Another important approach to find prostate cancer susceptibility genes has been to perform association studies in populations of men with and without prostate cancer, typically without regard to family history. These case control studies have been greatly aided by the increased understanding of the variability of the human genome sequence among different individuals and the concept that common diseases may be caused by common genetic variants in the population (65). Thus, by simply examining the frequency of polymorphic alleles, typically single-nucleotide polymorphisms, among cases and controls, associations between genes and disease risk can be rapidly assessed. A large number of genes involved in critical processes that occur in prostate cells, such as androgen action and metabolism, growth factor signaling, carcinogen detoxification, and DNA repair and inflammation, are being systematically evaluated in this fashion. Additionally, genome-wide association studies of prostate cancer involving thousands to millions of genetic markers are being contemplated and initiated (see http://cgems.nci.nih.gov/). These are likely to implicate a large number of genes as affecting prostate cancer risk.
A third approach has been to study the possible roles of genes responsible for other cancer-predisposing syndromes as prostate cancer susceptibility genes. This approach has revealed some interesting leads. The BRCA2 gene has been implicated in early onset prostate cancers (66), and both CHEK2 and NBS1, genes involved in breast cancer susceptibility and the Nijmegen breakage syndrome, have been found to be mutated in prostate cancer families in different study populations (67-69). That these three genes are all involved in DNA repair indicates that defects in the ability to repair damage to DNA and maintain genomic integrity predispose prostate epithelial cells, similar to many other cells in the body, to malignant transformation.
As a result of various epidemiological studies during the past four decades, a link between prostate and breast cancer etiology has been suspected for many years (70-72). However, an examination of a large number of prostate cancer families for other cancers (73) found only tumors of the central nervous system to be in significant excess; the number of breast cancer cases was not significantly elevated. Multiple studies have demonstrated an association between BRCA1 and BRCA2 mutations and increased risk of prostate cancer in mutation carriers (74-77). The most direct evidence for a role of BRCA2 comes from a study by Edwards et al. (66) showing that, in 263 men with diagnoses of prostate cancer who were at most 55 years of age, protein-truncating mutations were found in 2.3% and, notably, all of these mutations were clustered outside the ovarian cancer cluster region. The relative risk of developing prostate cancer by age 56 years from a deleterious germline BRCA2 mutation was 23-fold. This establishes BRCA2 as a bona fide prostate cancer susceptibility gene.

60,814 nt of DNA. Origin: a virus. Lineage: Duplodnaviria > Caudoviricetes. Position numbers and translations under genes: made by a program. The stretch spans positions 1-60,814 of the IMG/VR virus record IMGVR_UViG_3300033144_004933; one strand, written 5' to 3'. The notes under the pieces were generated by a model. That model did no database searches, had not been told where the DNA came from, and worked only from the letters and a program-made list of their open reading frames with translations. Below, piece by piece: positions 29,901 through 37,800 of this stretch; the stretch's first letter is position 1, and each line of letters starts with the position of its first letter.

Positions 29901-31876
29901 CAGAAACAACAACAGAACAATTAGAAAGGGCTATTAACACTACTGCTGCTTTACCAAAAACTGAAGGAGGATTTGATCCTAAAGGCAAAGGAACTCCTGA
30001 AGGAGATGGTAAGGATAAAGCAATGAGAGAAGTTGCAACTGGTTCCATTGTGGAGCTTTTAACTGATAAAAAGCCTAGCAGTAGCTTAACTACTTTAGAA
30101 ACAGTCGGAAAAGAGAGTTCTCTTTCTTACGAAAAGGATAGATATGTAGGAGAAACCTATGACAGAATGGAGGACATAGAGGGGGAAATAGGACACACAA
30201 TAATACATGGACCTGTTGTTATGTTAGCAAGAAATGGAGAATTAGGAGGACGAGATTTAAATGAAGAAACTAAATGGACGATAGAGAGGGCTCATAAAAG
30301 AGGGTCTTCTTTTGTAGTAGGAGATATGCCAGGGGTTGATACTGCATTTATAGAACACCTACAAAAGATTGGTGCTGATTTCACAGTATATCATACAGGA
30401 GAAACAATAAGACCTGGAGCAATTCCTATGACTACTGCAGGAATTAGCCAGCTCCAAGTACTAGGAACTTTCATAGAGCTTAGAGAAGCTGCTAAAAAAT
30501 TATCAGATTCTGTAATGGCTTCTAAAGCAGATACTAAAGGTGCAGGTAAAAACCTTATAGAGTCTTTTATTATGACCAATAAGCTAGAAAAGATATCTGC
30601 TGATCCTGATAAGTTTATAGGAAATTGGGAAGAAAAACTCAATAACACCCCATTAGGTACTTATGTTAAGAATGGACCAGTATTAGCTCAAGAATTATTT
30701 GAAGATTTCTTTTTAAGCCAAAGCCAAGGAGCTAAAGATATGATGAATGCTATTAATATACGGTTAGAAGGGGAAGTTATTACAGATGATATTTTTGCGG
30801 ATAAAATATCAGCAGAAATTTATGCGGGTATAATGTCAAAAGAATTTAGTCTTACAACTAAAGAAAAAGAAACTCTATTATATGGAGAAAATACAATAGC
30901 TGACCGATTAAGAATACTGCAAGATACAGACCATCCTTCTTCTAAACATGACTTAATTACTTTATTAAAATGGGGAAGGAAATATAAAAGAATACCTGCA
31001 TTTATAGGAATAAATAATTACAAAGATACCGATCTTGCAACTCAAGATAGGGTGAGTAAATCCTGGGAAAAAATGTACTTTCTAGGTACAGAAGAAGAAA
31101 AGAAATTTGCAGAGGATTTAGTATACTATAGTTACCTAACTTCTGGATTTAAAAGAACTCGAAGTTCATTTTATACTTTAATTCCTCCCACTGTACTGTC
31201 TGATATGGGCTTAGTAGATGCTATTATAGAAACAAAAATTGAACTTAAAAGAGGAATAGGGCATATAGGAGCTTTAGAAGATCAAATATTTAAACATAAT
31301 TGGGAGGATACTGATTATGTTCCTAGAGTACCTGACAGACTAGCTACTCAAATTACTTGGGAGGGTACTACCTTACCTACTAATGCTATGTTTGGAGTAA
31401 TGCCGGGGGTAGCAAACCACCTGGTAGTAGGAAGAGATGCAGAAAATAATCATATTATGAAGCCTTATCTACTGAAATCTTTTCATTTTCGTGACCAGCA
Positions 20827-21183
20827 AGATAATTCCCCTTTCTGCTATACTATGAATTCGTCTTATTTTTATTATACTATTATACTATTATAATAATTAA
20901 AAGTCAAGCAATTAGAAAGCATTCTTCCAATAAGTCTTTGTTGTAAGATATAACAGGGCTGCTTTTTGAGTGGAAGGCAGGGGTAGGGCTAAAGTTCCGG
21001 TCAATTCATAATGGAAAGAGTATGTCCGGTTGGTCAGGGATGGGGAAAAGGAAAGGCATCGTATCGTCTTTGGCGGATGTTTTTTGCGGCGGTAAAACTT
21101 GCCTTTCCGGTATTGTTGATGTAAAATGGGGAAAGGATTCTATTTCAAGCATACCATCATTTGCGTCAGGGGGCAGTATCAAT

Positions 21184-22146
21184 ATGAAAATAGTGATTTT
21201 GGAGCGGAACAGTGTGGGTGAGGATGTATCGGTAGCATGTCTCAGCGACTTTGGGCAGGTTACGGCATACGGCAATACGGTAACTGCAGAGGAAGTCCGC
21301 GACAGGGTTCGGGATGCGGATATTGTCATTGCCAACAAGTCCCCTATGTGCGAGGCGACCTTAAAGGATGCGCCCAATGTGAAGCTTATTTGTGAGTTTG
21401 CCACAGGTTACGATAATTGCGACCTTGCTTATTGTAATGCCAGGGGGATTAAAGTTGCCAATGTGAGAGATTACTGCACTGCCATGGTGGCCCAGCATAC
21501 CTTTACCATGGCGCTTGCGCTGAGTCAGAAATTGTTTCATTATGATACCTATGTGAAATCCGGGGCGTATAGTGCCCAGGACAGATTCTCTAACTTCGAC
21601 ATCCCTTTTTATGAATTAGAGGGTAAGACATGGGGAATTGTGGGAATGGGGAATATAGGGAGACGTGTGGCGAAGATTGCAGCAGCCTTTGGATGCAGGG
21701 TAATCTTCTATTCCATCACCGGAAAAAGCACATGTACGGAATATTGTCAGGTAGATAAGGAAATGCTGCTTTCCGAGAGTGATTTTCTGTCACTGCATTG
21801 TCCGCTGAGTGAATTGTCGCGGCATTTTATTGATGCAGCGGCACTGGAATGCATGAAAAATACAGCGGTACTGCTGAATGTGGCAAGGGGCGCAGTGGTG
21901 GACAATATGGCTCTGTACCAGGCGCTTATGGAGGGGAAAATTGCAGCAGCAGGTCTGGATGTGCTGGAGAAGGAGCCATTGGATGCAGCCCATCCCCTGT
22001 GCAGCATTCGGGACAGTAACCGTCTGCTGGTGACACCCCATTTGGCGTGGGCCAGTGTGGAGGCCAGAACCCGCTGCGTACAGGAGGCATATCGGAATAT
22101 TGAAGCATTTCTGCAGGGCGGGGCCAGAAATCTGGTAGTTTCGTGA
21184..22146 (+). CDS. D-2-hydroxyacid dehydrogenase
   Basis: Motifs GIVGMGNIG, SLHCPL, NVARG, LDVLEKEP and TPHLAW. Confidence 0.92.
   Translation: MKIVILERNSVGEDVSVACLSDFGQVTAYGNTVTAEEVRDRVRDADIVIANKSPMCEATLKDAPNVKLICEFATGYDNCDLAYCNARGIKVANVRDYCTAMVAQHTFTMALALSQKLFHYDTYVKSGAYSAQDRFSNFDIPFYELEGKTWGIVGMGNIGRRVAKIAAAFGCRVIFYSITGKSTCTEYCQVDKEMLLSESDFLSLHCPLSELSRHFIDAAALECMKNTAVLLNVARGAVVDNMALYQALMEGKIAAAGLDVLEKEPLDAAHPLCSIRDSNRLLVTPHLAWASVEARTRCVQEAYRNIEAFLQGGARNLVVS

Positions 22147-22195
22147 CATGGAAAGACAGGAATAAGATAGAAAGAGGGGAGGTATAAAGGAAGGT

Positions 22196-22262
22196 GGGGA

Furthermore, in an extensive study of other cancers in BRCA2 carriers from the Breast Cancer Linkage Consortium (78), a strong association with prostate cancer was seen (estimated relative risk [RR], 4.65; 95% CI, 3.48-6.22) for mutation carriers, particularly for men younger than 65 years of age (RR, 7.33). In support of both these findings, Warner et al. (79) determined the BRCA1 and BRCA2 status of 412 Ashkenazi Jewish women with breast cancer. The cumulative incidence of various cancers was assessed in first-degree relatives. The cumulative incidence of prostate cancer in the first-degree relatives of Ashkenazi Jewish women with breast cancer was 14.8% compared with 3.6% in the first-degree relatives of Ashkenazi Jewish women without breast cancer (p = 0.002). Interestingly, when the affected Ashkenazi Jewish women were divided into mutation carriers and noncarriers, the cumulative incidence rose to 34% in carriers and was 12.6% in noncarriers (p = 0.05). This cannot be caused by recall bias, because the family histories were recorded before the women knew of their mutation status. Although a study of multiplex Ashkenazi Jewish prostate cancer families did not find elevated rates of common mutations in either BRCA1 or BRCA2 (80), this study did not include early onset cases. Overall, although it seems likely that mutations in BRCA1 and BRCA2 increase risk for prostate cancer, particularly in the case of BRCA2 for early onset disease, the contribution of germline mutations in these genes to familial clustering of prostate cancer in general remains to be more fully determined. For example, mutation studies following up from recent linkage studies implicating chromosome 17q12-21 do not suggest that BRCA1 is responsible for the positive LOD scores (81,82). Further studies, most likely involving large combined data sets, will be required to more definitively assess the role of these important breast cancer susceptibility genes in prostate cancer risk.
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